Elderly people who are restricted to bed, whether temporarily or permanently, face challenges related to nutrition, muscle weakness, loss of appetite, respiratory problems and skin breakdown. Prevention of complications is important when taking care of someone who is not able to move normally. The knowledge of simple steps, along with compassion and patience, can allow a caregiver to perform basic skills to meet a bedridden person's needs and reduce complications related to immobility.
Offer regular meals and plenty of fluids. Keep fluids in reach of the bed-bound person and encourage him to drink at least every hour. Provide small, frequent meals and, if suggested by his physician, a dietary supplement high in protein.
Provide pressure-release measures. Place a mattress overlay made of foam, gel or air-filled chambers between the person and the mattress to help distribute pressure evenly. Constant pressure on bony prominences like the heels, shoulder blades, elbows and sacrum can cause skin breakdown. Change the person's position every two hours to prevent constant pressure on bony prominences.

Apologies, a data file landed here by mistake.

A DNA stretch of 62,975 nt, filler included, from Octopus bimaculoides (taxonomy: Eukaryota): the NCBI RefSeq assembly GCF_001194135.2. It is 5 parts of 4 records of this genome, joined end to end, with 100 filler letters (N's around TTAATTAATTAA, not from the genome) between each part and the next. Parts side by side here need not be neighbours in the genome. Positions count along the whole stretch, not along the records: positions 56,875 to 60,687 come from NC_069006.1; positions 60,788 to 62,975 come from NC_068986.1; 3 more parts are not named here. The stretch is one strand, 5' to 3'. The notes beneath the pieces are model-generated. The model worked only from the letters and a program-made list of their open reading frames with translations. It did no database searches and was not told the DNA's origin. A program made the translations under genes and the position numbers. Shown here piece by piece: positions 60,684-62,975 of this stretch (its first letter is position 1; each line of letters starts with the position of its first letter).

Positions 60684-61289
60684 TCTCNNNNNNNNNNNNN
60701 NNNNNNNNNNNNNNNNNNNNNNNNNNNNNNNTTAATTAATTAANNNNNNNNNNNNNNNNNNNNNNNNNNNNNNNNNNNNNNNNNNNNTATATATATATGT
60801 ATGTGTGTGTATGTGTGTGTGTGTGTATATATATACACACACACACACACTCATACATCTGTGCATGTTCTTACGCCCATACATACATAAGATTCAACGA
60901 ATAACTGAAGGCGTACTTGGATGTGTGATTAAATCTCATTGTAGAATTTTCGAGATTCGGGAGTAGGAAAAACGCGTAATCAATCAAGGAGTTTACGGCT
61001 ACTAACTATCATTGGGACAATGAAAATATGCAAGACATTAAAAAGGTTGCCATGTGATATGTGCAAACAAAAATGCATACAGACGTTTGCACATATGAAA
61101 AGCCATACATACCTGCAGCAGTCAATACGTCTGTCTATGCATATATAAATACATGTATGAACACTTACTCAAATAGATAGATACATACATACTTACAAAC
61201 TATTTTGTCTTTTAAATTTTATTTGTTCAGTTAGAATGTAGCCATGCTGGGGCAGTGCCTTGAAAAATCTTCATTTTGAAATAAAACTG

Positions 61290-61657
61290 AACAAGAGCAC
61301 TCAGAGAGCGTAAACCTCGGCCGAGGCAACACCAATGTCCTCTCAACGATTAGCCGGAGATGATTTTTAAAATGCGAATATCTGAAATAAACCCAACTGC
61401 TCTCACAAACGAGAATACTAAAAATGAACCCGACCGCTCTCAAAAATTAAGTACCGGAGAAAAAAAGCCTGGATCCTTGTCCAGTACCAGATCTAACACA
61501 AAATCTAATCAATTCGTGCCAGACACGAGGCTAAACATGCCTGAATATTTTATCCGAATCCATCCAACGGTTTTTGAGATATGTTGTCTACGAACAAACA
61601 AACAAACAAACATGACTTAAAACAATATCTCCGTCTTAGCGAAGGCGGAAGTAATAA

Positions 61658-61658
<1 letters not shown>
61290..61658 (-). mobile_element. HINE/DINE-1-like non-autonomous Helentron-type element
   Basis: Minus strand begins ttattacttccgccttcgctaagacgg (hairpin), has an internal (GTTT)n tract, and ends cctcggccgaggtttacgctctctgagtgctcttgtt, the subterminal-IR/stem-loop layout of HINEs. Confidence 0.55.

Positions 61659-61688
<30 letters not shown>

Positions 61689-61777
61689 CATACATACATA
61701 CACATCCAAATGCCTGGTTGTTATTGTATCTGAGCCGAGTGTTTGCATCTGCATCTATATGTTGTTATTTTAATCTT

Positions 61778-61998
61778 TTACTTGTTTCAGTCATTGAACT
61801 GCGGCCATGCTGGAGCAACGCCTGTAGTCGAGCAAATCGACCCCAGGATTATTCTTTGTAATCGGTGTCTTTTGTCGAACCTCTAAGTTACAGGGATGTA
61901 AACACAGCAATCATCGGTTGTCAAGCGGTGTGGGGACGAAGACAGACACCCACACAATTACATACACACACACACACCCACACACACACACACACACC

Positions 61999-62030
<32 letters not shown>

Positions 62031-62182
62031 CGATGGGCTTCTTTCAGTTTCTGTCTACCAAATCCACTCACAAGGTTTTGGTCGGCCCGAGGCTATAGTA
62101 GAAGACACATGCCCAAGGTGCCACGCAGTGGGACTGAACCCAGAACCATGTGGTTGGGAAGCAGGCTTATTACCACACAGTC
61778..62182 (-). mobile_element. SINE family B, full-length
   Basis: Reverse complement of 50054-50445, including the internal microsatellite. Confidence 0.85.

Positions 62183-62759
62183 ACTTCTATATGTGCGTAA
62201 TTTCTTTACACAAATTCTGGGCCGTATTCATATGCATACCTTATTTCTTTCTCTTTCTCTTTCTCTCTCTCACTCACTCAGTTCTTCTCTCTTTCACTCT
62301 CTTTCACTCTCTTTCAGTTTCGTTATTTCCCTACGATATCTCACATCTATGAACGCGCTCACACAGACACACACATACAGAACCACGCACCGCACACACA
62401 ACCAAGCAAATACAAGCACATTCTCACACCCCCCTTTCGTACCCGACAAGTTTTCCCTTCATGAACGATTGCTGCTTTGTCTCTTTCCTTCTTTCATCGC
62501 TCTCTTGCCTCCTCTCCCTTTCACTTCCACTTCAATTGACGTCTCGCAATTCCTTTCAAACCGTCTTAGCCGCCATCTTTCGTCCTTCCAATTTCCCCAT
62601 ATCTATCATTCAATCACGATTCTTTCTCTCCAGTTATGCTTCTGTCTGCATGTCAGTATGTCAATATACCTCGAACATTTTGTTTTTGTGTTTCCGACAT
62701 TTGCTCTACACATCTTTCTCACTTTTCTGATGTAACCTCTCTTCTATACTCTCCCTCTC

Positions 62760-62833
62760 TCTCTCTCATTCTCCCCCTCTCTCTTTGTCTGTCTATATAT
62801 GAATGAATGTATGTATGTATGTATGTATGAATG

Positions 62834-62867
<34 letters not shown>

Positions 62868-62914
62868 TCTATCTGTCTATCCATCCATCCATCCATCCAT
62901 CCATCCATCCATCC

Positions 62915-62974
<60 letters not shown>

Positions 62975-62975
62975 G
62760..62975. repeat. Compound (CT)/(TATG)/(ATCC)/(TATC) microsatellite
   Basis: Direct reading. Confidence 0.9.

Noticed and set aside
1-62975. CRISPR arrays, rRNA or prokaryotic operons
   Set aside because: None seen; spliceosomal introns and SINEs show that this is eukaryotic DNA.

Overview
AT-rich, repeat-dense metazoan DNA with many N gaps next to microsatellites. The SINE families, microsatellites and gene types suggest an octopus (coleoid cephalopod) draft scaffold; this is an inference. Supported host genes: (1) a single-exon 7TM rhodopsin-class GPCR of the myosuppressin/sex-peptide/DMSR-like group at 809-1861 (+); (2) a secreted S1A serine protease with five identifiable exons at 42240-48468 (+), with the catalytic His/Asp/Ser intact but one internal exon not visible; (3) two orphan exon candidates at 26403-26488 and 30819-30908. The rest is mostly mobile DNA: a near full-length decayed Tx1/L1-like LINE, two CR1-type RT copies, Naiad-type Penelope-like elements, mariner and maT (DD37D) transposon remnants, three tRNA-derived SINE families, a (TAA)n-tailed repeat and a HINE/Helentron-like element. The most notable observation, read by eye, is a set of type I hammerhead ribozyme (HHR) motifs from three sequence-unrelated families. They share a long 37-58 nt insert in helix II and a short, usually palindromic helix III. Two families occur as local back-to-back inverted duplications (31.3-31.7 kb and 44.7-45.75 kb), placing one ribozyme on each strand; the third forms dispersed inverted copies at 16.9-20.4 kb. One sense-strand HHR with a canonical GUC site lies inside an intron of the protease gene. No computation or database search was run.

Keep the person's skin clean and dry. Apply moisturiser or a moisture-barrier cream to protect intact skin.
Encourage and assist the elderly person to perform active or passive range-of-motion exercises that can maintain function and flexibility. Active range-of-motion exercises are performed by the person while passive range-of-motion exercises are performed on the person by a caregiver.
Provide and promote activities for the bedridden elderly person. Invite family or friends to visit her. Encourage her to watch television or listen to a radio for entertainment.
Assist the person to use the bathroom at least every two hours. Clean the person after toileting and replace soiled disposable underwear or pads as soon as possible.
Use positioning devices like footboards to prevent foot drop, and hand rolls between the palm and fingers to prevent or slow the progression of hand contractures.
Remind the person to perform coughing and deep-breathing exercises every two hours while awake to prevent secretions from pooling in the lungs. Have him take a deep breath and then cough three times.
Assist the person with daily hygiene including a bed bath, oral care, hair care, shaving and applying make-up.
The National Institutes of Health recommends a daily intake of six to eight eight-ounce glasses of water each day. Speak to the elderly person and his physician about ordering a hospital bed, which can help with positioning the person comfortably and relieve back strain for the caregiver when assisting the person in the bed. A bedridden person may experience depression, anxiety or anger related to her loss of independence. Contact the person's physician for treatment if these feelings linger.